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Northern Prairie Wildlife Research Center

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The Bald Eagle in Oklahoma

Wintering Eagles in Oklahoma

The bald eagle is a migratory species. Those birds that nest in the Great Lakes states and adjacent areas in Canada fly south to find food for the winter, and many find their way to Oklahoma. Eagles begin arriving here in late November and December. Their numbers peak in January and February, and most birds have left for their northern breeding grounds by the end of March.

In contrast to their territorial behavior during the breeding season, bald eagles become quite sociable in winter. They roost communally at night in trees near a reliable food source, with the same trees traditionally used each year. Up to 200 birds have been known to use a single night roost in Oklahoma. Wintering birds often use different sites for feeding and nighttime roosts. A bird occasionally may travel up to 50 miles one way between its feeding area and its night roost, but most feeding areas are located near the roost. Bald eagles tend to feed early in the moming and may not feed every day. They usually detect prey while soaring or from a high perch.

GIF - Roosting Eagles

Years ago, many of the bald eagles that wintered in Oklahoma lived on the prairies and fed on carrion found there, particularly buffalo. As the state was settled and land use changed, buffalo disappeared from the prairies and wintering bald eagles no longer congregated here in such large numbers. However, with the construction of numerous reservoirs during the second half of this century, the amount of habitat suitable for the birds increased dramatically. Major reservoirs provide areas of flooded timber that make ideal eagle perches. Open water for fishing usually can be found below a dam even when other areas freeze.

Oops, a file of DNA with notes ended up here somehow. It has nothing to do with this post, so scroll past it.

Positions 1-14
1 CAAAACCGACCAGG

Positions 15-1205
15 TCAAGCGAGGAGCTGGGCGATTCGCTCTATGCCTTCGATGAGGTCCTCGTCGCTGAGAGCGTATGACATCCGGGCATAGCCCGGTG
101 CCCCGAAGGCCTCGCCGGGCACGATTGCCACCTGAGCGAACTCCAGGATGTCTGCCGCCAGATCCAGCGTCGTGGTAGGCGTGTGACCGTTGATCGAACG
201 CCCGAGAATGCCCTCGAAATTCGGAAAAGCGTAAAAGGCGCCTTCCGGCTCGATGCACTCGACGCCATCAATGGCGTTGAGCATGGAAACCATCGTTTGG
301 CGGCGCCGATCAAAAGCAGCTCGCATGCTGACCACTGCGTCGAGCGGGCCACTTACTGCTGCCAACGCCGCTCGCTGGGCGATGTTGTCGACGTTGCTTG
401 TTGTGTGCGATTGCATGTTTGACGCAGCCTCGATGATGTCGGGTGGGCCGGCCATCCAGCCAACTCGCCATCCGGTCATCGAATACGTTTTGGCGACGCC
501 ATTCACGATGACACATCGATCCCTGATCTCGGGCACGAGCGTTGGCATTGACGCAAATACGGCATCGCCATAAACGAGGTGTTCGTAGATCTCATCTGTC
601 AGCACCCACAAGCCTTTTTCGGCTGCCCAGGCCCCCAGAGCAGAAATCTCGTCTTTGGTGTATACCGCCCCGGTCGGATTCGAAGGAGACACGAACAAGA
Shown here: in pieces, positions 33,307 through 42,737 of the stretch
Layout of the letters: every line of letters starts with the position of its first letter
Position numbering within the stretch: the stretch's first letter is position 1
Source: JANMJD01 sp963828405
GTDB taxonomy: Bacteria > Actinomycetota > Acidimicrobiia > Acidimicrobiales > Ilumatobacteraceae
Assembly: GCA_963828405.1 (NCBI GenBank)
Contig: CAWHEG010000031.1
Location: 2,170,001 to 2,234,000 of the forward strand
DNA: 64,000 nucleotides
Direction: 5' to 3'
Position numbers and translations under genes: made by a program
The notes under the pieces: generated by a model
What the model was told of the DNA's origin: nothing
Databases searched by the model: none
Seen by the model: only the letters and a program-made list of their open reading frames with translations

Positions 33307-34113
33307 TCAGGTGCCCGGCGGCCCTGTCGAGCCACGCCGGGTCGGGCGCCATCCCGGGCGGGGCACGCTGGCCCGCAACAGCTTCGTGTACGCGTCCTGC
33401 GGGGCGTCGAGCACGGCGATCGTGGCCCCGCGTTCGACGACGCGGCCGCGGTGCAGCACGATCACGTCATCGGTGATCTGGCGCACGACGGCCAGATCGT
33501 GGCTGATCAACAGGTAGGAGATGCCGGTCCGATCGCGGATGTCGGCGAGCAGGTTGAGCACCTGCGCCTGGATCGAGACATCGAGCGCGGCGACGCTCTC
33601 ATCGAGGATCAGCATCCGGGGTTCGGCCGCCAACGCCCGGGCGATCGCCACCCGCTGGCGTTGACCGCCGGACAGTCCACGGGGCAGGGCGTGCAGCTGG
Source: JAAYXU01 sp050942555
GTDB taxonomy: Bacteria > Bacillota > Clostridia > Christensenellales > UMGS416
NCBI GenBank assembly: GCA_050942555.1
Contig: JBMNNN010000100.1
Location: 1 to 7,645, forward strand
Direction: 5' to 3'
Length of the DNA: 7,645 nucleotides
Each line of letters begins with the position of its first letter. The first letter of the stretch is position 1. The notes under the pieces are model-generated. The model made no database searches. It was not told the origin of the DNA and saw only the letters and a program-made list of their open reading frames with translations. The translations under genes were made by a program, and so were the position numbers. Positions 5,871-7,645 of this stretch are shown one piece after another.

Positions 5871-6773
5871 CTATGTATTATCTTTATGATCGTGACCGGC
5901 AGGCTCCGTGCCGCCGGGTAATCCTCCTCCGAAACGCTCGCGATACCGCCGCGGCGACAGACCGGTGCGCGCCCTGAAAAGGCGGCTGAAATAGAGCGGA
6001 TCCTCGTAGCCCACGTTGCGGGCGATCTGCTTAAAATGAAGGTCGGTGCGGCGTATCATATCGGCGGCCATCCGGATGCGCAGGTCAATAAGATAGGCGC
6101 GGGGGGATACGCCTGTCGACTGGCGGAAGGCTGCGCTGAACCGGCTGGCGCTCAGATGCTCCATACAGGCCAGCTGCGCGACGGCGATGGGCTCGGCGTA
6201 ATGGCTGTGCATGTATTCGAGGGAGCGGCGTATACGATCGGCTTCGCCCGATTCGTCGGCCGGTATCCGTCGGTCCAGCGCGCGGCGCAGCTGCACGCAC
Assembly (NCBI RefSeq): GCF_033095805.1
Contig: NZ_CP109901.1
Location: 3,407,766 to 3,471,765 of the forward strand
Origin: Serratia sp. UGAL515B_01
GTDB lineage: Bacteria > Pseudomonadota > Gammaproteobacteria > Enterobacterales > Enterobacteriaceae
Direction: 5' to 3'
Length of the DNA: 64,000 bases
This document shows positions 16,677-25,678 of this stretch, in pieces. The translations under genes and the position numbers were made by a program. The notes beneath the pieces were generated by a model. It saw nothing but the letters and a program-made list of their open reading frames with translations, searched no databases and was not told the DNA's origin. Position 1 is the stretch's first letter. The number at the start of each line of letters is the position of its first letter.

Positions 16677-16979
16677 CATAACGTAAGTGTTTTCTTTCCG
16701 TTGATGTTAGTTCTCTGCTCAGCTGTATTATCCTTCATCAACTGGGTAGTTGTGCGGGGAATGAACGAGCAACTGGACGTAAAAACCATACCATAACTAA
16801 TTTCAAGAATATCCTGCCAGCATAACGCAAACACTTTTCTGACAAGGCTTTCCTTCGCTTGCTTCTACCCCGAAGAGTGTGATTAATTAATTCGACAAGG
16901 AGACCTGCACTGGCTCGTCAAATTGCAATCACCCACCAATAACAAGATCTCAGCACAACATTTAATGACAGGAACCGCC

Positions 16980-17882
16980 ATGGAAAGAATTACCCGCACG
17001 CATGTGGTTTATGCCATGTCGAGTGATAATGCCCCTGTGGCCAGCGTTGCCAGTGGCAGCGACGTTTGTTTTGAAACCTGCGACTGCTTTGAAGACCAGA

Where you can view bald eagles: All of Oklahoma's major rivers and reservoirs support wintering eagles. They tend to concentrate below reservoir dams, especially where fish that have passed through hydropower turbines are injured or dying. The following areas have good spots for viewing eagles in the winter, and all have public-accesible lands. Check with local officials at these sites to be sure what areas are open to the public.

Each winter the Nongame Wildlife Program coordinates tours to view bald eagles at these and other lakes. To learn more about these tours and Oklahoma's wintering eagles, ask for the Winter Bald Eagle Viewing Guide, available beginning each December, from the Nongame Program.
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